Google and Facebook upped their lobbying to record levels in the second quarter of the year, public records show.
Facebook spent $960,000 in lobbying from April to June of this year, up from $320,000 during the second quarter of 2011. The company spent $650,000 in the first quarter of 2012, records show.
Google, meanwhile, spent $3.9 million in the second quarter, a notable drop from the record $5 million the search company spent in the first quarter. But the $3.9 million is an increase over the same period last year, when the company spent just over $2 million on lobbying.
Facebook’s record spending on lobbying signals that the newly public company is expanding its footprint in Washington as it faces scrutiny on privacy issues. The site lobbied in the last quarter on issues such as privacy and protecting children's privacy online, online piracy, cybersecurity, market structure and IPO issues.
"Our presence and growth in Washington reflect our commitment to explaining how our service works, the actions we take to protect the more than 900 million people who use our service, the importance of preserving an open Internet, and the value of innovation to our economy," a Facebook spokesman said.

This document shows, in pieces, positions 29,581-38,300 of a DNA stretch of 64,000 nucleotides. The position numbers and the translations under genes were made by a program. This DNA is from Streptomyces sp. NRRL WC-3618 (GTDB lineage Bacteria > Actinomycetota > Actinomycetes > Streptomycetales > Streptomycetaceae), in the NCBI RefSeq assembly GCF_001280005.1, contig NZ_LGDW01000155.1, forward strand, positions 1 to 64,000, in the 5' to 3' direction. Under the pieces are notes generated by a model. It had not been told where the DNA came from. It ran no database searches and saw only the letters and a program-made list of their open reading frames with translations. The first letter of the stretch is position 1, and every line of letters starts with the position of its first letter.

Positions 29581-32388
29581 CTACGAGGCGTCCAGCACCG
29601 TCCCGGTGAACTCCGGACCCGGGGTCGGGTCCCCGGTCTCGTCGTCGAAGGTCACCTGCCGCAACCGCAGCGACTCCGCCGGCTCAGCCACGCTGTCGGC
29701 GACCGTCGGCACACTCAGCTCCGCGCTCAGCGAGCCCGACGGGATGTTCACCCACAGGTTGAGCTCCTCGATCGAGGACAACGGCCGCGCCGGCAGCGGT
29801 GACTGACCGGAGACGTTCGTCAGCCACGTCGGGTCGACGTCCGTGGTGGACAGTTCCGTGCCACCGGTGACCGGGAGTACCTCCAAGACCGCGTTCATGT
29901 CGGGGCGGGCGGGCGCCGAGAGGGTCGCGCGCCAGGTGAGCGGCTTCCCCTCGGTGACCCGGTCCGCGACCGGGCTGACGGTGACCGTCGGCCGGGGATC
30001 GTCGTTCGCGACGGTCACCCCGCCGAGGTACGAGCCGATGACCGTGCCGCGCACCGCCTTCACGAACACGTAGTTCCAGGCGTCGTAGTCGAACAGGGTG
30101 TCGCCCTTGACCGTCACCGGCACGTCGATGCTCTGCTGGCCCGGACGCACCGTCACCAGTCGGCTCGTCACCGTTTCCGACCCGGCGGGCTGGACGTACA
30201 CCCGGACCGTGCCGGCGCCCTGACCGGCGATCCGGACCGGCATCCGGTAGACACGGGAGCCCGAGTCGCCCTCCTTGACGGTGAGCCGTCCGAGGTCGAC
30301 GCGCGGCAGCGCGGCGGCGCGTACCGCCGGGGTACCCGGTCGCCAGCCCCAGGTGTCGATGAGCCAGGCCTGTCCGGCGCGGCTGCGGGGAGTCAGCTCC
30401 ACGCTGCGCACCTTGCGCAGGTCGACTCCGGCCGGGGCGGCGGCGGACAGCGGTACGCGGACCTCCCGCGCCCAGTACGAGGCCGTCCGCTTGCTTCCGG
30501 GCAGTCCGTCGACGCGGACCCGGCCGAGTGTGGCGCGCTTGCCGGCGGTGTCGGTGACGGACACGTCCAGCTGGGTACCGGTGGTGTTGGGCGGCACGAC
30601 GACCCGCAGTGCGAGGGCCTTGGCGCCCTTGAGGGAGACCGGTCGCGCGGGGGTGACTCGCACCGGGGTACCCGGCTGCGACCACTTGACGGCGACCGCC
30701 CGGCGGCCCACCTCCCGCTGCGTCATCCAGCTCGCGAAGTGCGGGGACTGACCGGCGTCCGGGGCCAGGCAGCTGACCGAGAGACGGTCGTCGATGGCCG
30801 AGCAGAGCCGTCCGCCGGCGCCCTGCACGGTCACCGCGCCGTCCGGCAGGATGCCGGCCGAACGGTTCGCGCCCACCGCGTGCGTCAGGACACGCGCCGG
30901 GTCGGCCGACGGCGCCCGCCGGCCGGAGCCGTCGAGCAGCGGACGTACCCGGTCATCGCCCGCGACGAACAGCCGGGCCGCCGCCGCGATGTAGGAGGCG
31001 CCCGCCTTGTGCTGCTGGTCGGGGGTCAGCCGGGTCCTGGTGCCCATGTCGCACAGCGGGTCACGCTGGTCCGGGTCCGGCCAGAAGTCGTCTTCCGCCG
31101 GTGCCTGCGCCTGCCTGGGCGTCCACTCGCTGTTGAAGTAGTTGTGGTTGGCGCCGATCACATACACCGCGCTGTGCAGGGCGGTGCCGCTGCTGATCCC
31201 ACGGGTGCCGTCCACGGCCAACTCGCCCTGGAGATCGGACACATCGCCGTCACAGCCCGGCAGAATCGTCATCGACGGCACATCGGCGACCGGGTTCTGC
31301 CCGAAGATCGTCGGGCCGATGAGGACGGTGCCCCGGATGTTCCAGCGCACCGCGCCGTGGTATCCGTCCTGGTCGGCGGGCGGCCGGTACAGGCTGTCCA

Google's lobbying spending was on par with other heavy hitters such as Verizon and Comcast, which both spent nearly $4 million in the second quarter. Like Facebook, Google has faced its own struggles in Washington over its privacy policies. The search company spent its money lobbying on privacy and competition issues in online advertising, IP enforcement, cybersecurity, high-skilled immigration and other issues.
Amazon and eBay, which are locked in a battle over online sales tax proposals in Congress, both spent money lobbying on the issue last quarter. Amazon spent $690,000 in the second quarter, up slightly from $650,000 from the first quarter, while Ebay spent just over $400,000, a slight decline from the $426,500 spent in the first months of the year. Amazon supports legislation that would empower states to collect taxes immediately on online purchases, no matter where the retailer is based. Currently, states can only collect sales taxes from retailers that have a physical presence in their state. Amazon has argued that it prefers a national standard over dealing with a patchwork of state tax laws, while eBay has said online sales tax proposals will stunt e-commerce and burden taxpayers.
Microsoft spent just over $2 million during the second quarter, while IBM spent $1 million. Apple spent $470,000, down from the $790,000 the company spent during the same period a year ago.
AT&T spent $3.5 million in the second quarter, a notable drop from the $7 million in the first three months of this year.